13 Incident reports are separate from the client record and are used by organizations for risk management, to track trends in systems and client care and to justify changes to policy, procedure and/or equipment. Information included in an incident report is similar to the information included in a client s health record, however, the incident report would also include additional information with respect to the particular incident (e.g. a door was broken or this was the fourth occurrence this week ). Information recorded is not directly related to the care of the client (CRNNS, 2012). Revised June 2015 (13/17)

14 APPENDIX B: SUPPORTING DOCUMENTATION PRACTICES RNs in all practice settings, must demonstrate the knowledge, skill, judgement and attitude required of self regulated health professionals. They must also demonstrate knowledge on their role in improving their practice environment, and advocate for quality nursing care. RNs, and employers, help establish work environments that support documentation practices by: facilitating nursing staff involvement in choosing, implementing and evaluating the documentation system as well as the policies and procedures and risk management systems related to documentation; providing access to appropriate, reliable and available documentation equipment, and to Information Technology (IT) support; providing access to documentation equipment that meets ergonomic standards; ensuring electronic documentation systems support documentation standards; ensuring policies are available and reflect the documentation standards to guide practice; ensuring that staff orientation includes documentation systems and relevant policies and procedures; ensuring that effective mechanisms and resources are in place to help RNs apply the organization s documentation policies; supporting RNs development of information and knowledge management competencies, and designing continual quality improvement activities related to effective documentation; advocating for best practices in documentation; developing performance management processes that provide opportunities to improve documentation; providing adequate time to document appropriately and review prior documentation; and identifying and acknowledging nursing excellence in documentation. Revised June 2015 (14/17)

15 APPENDIX C: LEGISLATION AFFECTING NURSING DOCUMENTATION The following list contains a sampling of legislation that has an effect on nursing documentation. The list is not exhaustive and is subject to amendment from time to time. RNs should ensure that they consult the current version of federal and/or provincial legislation. FEDERAL LEGISLATION Current federal legislation can be accessed via the Department of Justice website at: lois.justice.gc.ca/eng/ Access to Information Act, 1985 Controlled Drug and Substances Act, 1996 Personal Information Protection and Electronic Documents Act, 2000 Privacy Act, 1985 PROVINCIAL LEGISLATION Current provincial legislation can be accessed via the website of the Office of the Attorney General at: Hospital Services Act, 1973 Hospital Act, 1992 Nursing Home Act, 1982 Personal Health Information Privacy and Access Act, 2009 Revised June 2015 (15/17)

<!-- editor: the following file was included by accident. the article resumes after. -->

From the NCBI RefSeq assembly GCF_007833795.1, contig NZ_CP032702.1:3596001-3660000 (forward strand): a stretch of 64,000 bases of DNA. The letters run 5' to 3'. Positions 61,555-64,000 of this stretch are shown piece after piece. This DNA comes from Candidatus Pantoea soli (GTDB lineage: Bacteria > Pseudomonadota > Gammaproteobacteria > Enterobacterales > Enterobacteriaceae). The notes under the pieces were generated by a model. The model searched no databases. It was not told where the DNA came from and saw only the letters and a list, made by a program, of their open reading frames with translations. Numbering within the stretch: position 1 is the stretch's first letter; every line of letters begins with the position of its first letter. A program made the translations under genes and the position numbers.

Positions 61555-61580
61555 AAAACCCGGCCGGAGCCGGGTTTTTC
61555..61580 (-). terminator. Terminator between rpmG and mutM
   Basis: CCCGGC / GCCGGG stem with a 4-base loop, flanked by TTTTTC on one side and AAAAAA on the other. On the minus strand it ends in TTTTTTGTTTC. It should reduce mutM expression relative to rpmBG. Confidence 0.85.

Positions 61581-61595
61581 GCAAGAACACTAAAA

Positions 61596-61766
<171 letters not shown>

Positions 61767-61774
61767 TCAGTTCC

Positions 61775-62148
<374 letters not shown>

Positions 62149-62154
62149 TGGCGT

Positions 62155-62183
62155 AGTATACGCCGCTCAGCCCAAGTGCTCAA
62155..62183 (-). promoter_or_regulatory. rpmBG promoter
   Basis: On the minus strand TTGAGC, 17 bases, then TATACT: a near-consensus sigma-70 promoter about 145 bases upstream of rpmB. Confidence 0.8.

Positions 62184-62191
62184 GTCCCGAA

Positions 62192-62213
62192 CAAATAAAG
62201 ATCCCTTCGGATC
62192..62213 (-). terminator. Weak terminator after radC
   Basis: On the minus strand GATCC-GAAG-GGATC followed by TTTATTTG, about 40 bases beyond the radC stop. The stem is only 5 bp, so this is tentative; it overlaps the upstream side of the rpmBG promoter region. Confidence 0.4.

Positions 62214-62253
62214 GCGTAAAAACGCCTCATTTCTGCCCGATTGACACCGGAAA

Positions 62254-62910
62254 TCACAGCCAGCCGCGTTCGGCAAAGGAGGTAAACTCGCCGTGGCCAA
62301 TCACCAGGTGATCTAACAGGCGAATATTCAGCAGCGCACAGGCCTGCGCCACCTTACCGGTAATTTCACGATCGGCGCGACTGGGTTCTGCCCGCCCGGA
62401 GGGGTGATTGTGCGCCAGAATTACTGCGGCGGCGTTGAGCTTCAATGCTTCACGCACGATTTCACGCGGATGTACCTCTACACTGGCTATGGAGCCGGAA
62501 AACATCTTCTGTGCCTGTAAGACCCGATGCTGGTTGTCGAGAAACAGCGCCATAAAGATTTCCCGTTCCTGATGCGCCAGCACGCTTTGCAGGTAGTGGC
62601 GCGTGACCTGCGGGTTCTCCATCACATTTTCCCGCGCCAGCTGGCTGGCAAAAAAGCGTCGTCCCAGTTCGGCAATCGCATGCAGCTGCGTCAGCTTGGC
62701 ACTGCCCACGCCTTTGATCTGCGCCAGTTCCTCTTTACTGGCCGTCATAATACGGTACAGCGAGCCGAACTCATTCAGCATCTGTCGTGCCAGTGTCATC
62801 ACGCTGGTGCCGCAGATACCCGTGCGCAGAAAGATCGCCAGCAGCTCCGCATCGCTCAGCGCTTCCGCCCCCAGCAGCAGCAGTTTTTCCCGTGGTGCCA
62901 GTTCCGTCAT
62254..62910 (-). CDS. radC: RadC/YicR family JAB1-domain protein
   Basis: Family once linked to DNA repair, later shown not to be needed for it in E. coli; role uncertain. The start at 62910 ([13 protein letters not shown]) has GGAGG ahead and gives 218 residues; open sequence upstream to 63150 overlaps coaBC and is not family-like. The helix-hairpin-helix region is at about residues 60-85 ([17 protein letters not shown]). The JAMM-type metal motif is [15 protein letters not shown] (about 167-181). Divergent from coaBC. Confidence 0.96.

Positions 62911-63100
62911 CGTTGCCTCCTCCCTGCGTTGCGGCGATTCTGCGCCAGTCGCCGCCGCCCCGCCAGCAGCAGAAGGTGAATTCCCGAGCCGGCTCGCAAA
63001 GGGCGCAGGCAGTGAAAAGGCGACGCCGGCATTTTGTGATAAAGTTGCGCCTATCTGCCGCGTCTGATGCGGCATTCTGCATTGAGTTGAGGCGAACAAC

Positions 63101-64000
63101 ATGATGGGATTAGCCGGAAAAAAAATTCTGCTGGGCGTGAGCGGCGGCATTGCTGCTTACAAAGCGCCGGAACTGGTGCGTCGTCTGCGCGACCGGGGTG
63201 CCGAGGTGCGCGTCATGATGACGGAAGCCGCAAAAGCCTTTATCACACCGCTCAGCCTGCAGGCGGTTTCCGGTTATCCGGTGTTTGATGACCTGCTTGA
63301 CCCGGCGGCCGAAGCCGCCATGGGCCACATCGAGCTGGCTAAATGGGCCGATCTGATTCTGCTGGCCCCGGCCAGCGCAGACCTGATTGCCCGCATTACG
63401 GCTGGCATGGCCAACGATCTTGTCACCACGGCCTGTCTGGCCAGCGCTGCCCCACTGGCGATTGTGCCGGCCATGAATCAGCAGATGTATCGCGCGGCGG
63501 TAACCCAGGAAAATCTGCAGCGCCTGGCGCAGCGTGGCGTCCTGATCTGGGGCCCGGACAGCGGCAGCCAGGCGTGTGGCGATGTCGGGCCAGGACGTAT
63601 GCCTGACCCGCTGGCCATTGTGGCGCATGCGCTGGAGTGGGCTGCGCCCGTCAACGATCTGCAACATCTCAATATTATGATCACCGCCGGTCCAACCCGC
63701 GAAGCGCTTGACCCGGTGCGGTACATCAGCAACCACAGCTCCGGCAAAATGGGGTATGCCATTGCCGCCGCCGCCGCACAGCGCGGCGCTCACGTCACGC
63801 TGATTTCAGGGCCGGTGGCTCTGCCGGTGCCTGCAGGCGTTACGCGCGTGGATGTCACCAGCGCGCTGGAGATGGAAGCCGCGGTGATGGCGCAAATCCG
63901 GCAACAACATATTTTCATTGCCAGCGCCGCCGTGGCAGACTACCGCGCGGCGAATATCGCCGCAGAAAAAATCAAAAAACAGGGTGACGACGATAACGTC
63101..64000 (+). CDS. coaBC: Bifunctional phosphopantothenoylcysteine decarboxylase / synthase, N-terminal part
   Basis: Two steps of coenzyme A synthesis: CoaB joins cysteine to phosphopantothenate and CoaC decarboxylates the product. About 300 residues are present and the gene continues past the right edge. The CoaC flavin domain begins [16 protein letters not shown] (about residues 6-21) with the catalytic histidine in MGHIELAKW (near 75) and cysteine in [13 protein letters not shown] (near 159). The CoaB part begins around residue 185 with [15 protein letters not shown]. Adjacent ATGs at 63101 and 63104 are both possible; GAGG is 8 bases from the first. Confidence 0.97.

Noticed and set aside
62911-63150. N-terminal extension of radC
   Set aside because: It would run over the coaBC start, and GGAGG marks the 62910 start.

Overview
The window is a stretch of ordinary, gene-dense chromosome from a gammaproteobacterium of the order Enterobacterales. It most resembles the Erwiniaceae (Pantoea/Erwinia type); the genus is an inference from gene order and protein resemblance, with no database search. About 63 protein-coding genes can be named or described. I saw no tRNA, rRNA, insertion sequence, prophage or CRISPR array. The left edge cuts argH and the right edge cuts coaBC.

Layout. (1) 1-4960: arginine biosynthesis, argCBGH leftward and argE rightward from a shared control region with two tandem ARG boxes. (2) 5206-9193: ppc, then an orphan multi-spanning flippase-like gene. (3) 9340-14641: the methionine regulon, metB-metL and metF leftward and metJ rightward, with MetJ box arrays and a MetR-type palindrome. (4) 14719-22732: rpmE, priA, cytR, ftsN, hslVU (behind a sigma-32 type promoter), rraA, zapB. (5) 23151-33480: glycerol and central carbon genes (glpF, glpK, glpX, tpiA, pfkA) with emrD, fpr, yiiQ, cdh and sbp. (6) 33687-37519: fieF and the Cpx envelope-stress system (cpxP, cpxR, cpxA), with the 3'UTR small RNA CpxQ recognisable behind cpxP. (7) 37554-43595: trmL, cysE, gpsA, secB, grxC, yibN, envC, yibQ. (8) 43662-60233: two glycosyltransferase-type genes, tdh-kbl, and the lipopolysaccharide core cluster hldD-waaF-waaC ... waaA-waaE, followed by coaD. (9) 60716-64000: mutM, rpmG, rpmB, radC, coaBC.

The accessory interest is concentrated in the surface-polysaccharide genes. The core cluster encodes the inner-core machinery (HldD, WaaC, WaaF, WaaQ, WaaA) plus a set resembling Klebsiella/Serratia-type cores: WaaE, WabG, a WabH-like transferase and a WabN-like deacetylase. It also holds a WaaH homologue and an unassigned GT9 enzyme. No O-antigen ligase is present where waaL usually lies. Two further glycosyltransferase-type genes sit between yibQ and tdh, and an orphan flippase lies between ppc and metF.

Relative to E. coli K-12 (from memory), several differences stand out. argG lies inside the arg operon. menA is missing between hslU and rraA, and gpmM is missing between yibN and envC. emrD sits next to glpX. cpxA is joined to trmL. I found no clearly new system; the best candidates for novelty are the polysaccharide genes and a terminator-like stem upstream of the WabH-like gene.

16 REFERENCES Association of Registered Nurses of Newfoundland and Labrador. (2010). Documentation Standards for Registered Nurses. Saint John s, NL: Author. Canadian Nurses Association. (2008). Code of Ethics for Registered Nurses. Ottawa, ON: Author. Canadian Nurses Protective Society. (2009). Evidence. infolaw, 18(2). Canadian Nurses Protective Society. Charting: The Legal Aspects. Retrieved January 6, 2015, from Canadian Nurses Protective Society. (2009). Privacy and Electronic Medical Records. infolaw, 18(1). Canadian Nurses Protective Society. (2007). Quality Documentation: Your Best Defense. Ottawa, ON: Author. College of Nurses of Ontario. (2008). Practice Standard: Documentation. Toronto, ON: Author. College of Registered Nurses of Nova Scotia. (2012). Documentation Guidelines for Registered Nurses. Halifax, NS: Author. Nurses Association of New Brunswick, (2002). The Nurses Act. Fredericton, NB: Author. Parvaiz, M.A., Subramanian, A., & Kendall, N.S. (2008). The use of abbreviations in medical records in a multidisciplinary world an imminent disaster. Communication & Medicine, 5(1), Saskatchewan Registered Nurses Association. (2011). Documentation: Guidelines for Registered Nurses. Regina, SK: Author. Revised June 2015 (16/17)

17 165 Regent Street Fredericton, NB, E3B 7B4 Canada Tel.: Toll free: Revised June 2015 (17/17)